This term is my first official co-op at Antioch. During it, I have self-designed my experience to be focused on my writing. I decided to spend this time working on my own fiction, because it is something that I struggle to do throughout the normal school term.
One of my goals is to submit at least two short pieces to either literary magazines or competitions. Even though it would be great if my pieces were accepted for publication, or placed within the finals, it is the exposure to the submission process that I hope to gain. So far, I have sent one short, approximately 400-word piece to Glimmer Train’s writing competition. I hope to hear back from them in July. Fingers crossed!
Another goal for this term is to complete a 40,000-50,000 word manuscript for a novel/novella. Told through magical realism and a little bit of science-fiction, the story spins the idea of what stars are made of. It centers around a character named Astro who is constantly pushing himself to gain recognition and to reach his goal of becoming an “Honorary Planetary Explorer.” But, after his last trip to Mars when the sun crashed into the sky, he hasn’t felt like himself. His skin is covered in large, lavender blotches that are spreading over his entire body and he can’t shake the feeling that something is changing him from the inside out. Soon after, he realizes that he has a limited amount of time to see his name in the stars before he becomes one himself. Although I have encountered some writer’s block, it is still a piece that I enjoy and look forward to finishing.
I have also been running at night with my sister and dog. I take the time to do this because it forces me to get out of the house to do something that doesn’t involve school and work. We do it in the evenings on Monday through Thursday and have kept up with it since the beginning of the term. I think it’s important for me to set physical goals for myself because, if I focus too much on my creativity, it won’t feel fun anymore. I will get stressed about it and it will turn into more of a chore and something to dread rather than something that I look forward to and enjoy.
My last goal is to prepare for the summer term. In just over a month, I will be spending seven weeks in Japan studying in both Kyoto and Aichi while also traveling and immersing myself in the culture as much as possible. Before I go, I have several loose ends to tie up, such as turning my car in, double-checking that my dog has enough medication while I’m away, and going to the doctor myself. I’ve also been doing my best to keep up with my Japanese class on campus to ensure that I will be as prepared as I possibly can be before I go.
All in all, this term has been enjoyable for me so far. I have done a lot creatively as well as physically. I look forward to the rest of my time here at Antioch.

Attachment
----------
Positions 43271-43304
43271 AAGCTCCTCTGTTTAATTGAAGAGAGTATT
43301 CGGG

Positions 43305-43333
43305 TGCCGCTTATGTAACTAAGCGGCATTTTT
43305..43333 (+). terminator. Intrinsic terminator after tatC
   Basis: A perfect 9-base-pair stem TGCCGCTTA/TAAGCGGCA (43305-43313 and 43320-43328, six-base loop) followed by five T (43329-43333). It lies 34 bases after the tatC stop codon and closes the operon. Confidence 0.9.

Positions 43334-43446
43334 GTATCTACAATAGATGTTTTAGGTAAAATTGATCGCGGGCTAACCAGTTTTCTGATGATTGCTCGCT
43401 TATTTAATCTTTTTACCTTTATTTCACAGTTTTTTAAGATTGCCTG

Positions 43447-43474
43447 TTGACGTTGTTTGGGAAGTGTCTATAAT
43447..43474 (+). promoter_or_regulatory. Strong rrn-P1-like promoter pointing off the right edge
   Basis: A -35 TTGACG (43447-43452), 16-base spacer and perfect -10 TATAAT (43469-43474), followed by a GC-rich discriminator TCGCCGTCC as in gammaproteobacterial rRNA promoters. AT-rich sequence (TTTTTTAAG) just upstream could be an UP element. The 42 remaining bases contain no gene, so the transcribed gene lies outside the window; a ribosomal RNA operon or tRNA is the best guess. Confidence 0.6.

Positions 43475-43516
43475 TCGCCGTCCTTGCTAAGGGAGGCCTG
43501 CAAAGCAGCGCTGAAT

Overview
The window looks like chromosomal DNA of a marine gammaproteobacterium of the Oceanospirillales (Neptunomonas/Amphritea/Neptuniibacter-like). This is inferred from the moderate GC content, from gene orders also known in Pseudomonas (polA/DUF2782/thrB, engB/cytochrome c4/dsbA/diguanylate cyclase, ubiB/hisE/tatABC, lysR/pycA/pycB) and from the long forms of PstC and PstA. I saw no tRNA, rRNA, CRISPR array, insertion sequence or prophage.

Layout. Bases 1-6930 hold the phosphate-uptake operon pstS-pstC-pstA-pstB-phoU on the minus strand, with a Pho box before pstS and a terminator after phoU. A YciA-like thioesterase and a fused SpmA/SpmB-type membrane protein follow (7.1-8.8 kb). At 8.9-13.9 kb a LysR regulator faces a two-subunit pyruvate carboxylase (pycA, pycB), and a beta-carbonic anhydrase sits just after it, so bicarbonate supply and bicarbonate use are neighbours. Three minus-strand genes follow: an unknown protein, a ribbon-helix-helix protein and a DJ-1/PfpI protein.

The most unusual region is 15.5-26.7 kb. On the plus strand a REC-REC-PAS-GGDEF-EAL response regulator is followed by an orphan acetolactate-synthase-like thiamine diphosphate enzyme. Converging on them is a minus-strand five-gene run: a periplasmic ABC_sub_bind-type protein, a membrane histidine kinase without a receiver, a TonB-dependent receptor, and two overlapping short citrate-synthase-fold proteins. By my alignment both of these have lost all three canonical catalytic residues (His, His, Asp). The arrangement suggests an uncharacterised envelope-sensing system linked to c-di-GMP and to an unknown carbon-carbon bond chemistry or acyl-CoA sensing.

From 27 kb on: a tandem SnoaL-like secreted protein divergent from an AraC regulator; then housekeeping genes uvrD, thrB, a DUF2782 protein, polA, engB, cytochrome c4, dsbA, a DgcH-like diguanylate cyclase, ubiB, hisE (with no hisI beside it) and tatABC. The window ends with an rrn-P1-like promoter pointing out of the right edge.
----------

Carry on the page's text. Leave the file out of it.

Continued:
Photo credit: https://www.vox.com
Japan is a time machine.
It’s harmony driven, melding together the old and the new as if there was never a separation between the two.
This term, I have been living in Japan. For the first two weeks, I was a part of a small program called Kyoto Inspirations which stems out of Kyoto Seika University and is represented by Ken Rodgers (https://www.kyoto-seika.ac.jp/eng/kyoto_inspiration/). Mr. Rodgers, originally from Australia, has lived in Kyoto for over 30 years. He teaches English, started a volunteer magazine, and adores Kyoto so much that he made it a point to share its uniqueness with others, using Kyoto Inspirations as his outlet. During my time there, I attended lectures, visited several shrines and gardens, slept in a temple, and got to experience first-hand what exactly makes Kyoto separate from the rest of the world.
For most, when they hear about Kyoto, they may envision an older, more traditional Japan. Culture and structure are the backbone of Kyoto, but there is much more than that. There is a blend between modernity and traditional that has spread, reflecting the inner qualities of its people. Downtown, there are large buildings, clusters of people, and brand names from corner to corner. But, in between it all, there are also traditional homes and storefronts, mountains, Torii gates, and shrines and gardens that keep time at a standstill.
While in Kyoto, I got to go off on my own and try new things. I ate a baby octopus and quail egg in Nishiki Market, traveled to Fushimi Inari-taisha, experienced a tea ceremony, and attended Gion Matsuri where I caught a glimpse of a couple of Geisha walking around at night.
The morning after my first time at an onsen, a hot spring, and sleeping in a temple, I was able to watch the monks perform their morning chants and prayers. While visiting the temple, it felt as though I was longer in the city, but, just passed the gates, there were crowded streets.
Before I move on to Osaka and Tokyo, I am studying the Japanese language at the YAMASA Institute in Aichi, Japan (https://www.yamasa.org/en/index.html). YAMASA’s goal is to teach Japanese to any who wish to learn it. They do it kind-heartedly, their instructors go above and beyond to ensure that their students experience as much of Japan that they possibly can. The classes are engaging and there are weekend trips available. Here, at YAMASA, I have met several people form all over the world including Spain, England, and Taiwan. From my time in Aichi, I hope to bring back an overall progressed understanding of Japanese and a fair amount of independence. Since I’ve been out of country, I have learned how to navigate a subway system, a train station, and have ridden the city bus – something that I never thought of doing in America.
All of these experiences, and so much more, are what I hope to bring back with me when I return to Antioch in the Fall.